· The CAPS’ Fall Career Fair will take place on Friday, October 3 from 12 – 4pm in Ida Noyes Hall, first floor. Over 70 organizations from a variety of industries will be hiring for full-time and internship positions. To view a list of attending organizations, log into your Chicago Career Connection account and click on the “Fall Career Fair” link. Chicago Career Connection training sessions will also be offered every hour, on the hour, from 10am – 3pm.
· CAPS is on Facebook! Search for “Career Advising and Planning Services” and join our group to receive announcements about upcoming programs and events.
· Sign up for CAPS’ Industry Email Lists. Lists include: Arts and Culture, Government and Policy, General Business, Finance, Consulting, Education, Health and Medicine, and Science. To sign up, log into your Chicago Career Connection account and click on the “My Profile” tab.

Questions about any of these announcements? Post them here - and keep reading the CAPS' blog throughout the academic year for articles, updates and discussion about internships, jobs, recruiting, graduate school applications, and anything else you'd like to talk about.

Monday, September 8, 2008

Career Advice for Women - That's Also Relevant for Men

An article in last month's New York Times by author Hannah Seligson talks about her recent book “New Girl on the Job: Advice From the Trenches,” which addresses the shock and frustration that Seligson encountered when she first entered the workforce, and realized that the proverbial glass ceiling for working women wasn't so proverbial after all.

In addition to facing some alarming "old boys club" behavior, including seeing more women than men saddled with photocopying and coffee fetching duties, Seligson goes on to say that she found herself getting in the way of her own success. As she says in the article: "I realized that I needed to develop a thick skin, feel comfortable promoting myself, learn how to negotiate, stop being a perfectionist and create a professional network — abilities that men are just more likely to have already."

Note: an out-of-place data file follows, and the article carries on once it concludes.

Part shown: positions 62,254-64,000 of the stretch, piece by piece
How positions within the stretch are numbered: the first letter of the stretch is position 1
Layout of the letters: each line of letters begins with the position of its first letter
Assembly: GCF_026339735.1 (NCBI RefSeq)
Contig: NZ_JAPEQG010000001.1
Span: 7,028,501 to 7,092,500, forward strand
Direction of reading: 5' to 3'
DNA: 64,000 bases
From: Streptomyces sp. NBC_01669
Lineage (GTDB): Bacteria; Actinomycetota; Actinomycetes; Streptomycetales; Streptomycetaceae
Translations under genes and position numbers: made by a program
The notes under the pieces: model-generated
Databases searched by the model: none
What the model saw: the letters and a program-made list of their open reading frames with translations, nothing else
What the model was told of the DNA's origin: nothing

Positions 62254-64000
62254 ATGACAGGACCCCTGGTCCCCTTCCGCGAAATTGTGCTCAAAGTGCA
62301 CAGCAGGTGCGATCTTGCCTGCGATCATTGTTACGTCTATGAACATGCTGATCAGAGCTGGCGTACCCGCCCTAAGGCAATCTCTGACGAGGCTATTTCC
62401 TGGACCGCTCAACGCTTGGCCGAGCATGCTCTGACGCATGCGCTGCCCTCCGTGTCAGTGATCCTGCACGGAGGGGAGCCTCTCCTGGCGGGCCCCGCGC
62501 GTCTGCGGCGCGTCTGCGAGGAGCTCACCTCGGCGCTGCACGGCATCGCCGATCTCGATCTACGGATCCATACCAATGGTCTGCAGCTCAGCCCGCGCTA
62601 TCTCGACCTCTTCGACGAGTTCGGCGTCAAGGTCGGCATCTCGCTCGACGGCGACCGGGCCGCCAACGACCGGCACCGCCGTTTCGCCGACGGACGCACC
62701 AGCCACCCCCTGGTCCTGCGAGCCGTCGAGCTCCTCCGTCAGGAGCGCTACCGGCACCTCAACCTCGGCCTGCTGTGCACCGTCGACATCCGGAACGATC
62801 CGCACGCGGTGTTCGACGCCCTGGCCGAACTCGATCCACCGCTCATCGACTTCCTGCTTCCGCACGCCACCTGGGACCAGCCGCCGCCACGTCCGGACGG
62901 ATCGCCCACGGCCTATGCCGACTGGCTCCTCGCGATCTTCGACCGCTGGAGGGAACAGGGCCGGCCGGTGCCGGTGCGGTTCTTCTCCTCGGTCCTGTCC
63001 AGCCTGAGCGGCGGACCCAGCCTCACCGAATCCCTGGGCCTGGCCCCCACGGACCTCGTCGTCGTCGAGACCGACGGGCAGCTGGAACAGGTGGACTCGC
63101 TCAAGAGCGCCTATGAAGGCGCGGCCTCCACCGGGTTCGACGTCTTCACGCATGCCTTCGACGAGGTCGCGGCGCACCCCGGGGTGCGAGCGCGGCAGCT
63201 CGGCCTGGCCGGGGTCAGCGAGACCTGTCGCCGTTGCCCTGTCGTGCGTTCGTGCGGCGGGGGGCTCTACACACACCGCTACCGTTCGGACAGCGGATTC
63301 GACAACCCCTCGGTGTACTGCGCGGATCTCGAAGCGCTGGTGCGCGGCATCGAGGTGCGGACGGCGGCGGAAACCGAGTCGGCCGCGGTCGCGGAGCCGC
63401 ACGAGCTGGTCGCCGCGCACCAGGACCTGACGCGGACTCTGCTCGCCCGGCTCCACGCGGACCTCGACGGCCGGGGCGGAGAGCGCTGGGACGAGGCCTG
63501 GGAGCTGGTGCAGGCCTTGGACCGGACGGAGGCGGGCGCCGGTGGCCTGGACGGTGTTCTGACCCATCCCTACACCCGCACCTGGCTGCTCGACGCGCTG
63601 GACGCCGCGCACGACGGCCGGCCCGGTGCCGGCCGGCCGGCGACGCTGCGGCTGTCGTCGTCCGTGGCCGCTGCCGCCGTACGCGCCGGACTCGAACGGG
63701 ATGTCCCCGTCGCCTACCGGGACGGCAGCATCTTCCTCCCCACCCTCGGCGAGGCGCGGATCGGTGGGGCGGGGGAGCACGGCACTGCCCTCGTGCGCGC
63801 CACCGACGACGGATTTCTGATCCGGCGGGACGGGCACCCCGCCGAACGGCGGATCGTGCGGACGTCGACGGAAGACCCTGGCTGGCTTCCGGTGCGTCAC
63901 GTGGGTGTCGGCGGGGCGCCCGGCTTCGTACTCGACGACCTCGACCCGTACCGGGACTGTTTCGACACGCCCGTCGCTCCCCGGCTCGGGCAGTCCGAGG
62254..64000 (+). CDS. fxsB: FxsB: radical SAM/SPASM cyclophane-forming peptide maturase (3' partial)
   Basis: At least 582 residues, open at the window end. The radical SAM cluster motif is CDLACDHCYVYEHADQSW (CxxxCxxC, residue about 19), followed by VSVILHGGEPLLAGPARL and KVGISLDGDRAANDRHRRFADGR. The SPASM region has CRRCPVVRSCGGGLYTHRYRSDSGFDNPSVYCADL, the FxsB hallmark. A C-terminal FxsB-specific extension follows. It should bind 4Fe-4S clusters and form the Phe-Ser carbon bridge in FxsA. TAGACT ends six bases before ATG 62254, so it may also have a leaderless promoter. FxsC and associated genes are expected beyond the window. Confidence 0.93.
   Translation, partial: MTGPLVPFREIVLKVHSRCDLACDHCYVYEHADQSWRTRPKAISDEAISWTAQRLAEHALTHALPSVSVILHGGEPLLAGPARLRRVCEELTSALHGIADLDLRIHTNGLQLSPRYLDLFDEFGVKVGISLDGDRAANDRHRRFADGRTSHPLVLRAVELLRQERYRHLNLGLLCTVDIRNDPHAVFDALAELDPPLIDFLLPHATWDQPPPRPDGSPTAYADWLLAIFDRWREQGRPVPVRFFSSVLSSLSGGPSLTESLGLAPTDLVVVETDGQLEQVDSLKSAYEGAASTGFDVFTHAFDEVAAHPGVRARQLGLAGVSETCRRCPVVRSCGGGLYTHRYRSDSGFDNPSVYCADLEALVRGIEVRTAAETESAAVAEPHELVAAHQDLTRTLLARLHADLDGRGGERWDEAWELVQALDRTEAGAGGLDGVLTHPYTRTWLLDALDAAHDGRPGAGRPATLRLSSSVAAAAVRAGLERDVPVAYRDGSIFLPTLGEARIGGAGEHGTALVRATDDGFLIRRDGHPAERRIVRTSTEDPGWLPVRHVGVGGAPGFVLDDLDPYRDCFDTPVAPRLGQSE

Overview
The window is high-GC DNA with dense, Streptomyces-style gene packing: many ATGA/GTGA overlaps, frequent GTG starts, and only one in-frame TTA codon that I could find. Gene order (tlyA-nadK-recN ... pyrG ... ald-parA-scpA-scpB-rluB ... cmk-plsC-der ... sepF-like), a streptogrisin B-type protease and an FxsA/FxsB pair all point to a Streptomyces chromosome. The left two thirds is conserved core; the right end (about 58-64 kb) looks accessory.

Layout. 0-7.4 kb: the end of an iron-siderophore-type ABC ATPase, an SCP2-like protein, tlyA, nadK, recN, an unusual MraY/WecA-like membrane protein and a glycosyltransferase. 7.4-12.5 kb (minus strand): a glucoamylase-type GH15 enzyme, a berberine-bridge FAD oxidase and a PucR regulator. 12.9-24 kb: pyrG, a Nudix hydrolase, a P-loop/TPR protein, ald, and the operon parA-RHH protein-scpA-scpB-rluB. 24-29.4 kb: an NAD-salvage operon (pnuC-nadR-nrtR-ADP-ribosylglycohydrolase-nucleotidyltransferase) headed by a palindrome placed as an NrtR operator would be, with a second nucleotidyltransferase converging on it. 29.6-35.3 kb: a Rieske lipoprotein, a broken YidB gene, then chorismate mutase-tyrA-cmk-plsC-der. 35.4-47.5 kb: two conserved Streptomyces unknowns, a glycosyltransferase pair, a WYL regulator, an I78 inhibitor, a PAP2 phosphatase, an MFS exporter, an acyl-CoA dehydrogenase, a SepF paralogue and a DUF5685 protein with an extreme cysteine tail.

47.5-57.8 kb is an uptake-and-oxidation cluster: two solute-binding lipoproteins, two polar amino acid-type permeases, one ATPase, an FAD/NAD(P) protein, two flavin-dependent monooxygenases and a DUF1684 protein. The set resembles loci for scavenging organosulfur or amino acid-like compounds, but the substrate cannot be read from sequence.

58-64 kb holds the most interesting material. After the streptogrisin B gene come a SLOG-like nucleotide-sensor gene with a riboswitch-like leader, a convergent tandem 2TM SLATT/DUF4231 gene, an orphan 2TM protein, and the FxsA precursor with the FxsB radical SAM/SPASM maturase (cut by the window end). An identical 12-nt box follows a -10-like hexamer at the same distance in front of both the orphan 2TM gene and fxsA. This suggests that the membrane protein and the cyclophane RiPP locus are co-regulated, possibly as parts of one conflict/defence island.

As a woman in her twenties in the workforce today, her advice resonates strongly with me personally. As a staff member at a career services office, her advice is on target, not just for women at the University of Chicago, but for men as well. The skills Seligson developed to help her succeed as a woman are skills that we all need to find success in the workplace.

Develop a Thick Skin: No one, male or female, likes to be criticized or to have their work critiqued - even if that criticism is presented as being "constructive." Remember the first time you turned in a paper during one of your first year classes, only to get it back covered in red ink from your professor - or a TA? You were probably crushed, especially if you were accustomed to straight A's and the praise of your teachers in high school. However, if you've made it this far and you're looking for an internship or full-time job, odds are you got used to the fact that even your finest paper might have some room for improvement.

Coming to this realization is also necessary in the office - to your new supervisor, it doesn't matter that you graduated from the University of Chicago with a 3.5 GPA - what matters is that your work is up to the standards of the organization that you're interning or working at. This means that, inevitably, you are going to receive criticism from your boss. And depending on your boss and his or her work style, that criticism could come across as pretty harsh. Seligson talks about the many agents who told her she'd never get a book deal (and she clearly proved them wrong).